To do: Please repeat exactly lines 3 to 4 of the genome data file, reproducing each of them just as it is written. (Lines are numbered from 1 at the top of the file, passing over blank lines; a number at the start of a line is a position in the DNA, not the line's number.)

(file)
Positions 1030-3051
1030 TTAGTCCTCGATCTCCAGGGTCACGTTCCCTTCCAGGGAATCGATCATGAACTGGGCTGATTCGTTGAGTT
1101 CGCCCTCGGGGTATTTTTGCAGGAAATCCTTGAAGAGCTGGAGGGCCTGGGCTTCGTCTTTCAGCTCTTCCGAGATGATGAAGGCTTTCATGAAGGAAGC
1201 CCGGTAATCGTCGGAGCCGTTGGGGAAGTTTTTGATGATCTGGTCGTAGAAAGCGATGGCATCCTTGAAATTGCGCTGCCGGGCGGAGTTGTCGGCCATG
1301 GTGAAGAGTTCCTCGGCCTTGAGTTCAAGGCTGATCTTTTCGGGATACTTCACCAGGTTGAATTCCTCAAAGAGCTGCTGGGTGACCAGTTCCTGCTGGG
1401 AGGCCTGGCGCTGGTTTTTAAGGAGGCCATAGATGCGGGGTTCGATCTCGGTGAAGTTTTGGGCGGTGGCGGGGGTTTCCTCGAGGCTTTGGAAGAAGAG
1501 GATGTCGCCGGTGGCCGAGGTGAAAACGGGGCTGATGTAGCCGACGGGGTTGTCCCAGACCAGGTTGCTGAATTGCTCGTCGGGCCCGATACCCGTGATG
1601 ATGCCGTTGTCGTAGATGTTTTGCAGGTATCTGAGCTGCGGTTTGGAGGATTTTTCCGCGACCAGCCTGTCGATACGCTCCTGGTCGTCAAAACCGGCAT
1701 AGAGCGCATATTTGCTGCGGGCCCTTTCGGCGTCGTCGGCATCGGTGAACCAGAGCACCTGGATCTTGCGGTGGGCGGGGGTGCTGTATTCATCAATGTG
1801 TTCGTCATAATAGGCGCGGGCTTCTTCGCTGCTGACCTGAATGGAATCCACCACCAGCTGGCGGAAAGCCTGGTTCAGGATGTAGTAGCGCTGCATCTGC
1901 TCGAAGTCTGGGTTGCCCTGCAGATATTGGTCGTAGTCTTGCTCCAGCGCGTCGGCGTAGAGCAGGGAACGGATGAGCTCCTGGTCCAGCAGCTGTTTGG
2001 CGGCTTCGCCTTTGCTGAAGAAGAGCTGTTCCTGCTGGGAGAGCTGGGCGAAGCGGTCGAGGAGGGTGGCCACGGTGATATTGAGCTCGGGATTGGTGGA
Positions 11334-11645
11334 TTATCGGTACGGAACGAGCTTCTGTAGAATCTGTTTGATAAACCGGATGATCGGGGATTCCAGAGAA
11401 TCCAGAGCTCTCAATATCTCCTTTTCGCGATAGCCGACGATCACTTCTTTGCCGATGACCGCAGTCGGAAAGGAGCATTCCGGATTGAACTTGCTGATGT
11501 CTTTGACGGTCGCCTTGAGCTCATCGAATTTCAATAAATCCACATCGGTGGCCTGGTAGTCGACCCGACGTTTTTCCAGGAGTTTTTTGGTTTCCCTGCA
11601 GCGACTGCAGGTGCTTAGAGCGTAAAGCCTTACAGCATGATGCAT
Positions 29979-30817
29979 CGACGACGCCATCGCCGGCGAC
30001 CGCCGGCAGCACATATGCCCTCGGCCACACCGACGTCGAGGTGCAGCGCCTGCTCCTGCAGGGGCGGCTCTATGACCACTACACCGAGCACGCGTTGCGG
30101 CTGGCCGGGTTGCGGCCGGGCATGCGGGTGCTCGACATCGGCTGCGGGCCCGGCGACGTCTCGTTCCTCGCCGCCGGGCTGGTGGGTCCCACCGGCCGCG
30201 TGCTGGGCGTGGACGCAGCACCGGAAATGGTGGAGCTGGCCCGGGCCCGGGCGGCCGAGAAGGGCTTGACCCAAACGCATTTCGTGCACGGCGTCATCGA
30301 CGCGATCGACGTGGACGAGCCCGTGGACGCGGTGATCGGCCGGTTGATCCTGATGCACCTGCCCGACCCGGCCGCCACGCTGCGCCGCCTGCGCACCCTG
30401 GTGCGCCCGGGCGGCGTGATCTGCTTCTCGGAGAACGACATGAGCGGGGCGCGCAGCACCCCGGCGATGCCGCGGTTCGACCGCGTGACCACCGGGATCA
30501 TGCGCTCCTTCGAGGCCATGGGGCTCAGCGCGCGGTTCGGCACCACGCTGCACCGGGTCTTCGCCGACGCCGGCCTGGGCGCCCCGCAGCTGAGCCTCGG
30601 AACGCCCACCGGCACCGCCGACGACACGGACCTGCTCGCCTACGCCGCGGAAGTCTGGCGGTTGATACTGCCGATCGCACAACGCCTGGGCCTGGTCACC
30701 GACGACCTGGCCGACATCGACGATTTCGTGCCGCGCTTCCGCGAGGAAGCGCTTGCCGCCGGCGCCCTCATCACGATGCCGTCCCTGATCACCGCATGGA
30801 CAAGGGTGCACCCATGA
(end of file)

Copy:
1101 CGCCCTCGGGGTATTTTTGCAGGAAATCCTTGAAGAGCTGGAGGGCCTGGGCTTCGTCTTTCAGCTCTTCCGAGATGATGAAGGCTTTCATGAAGGAAGC
1201 CCGGTAATCGTCGGAGCCGTTGGGGAAGTTTTTGATGATCTGGTCGTAGAAAGCGATGGCATCCTTGAAATTGCGCTGCCGGGCGGAGTTGTCGGCCATG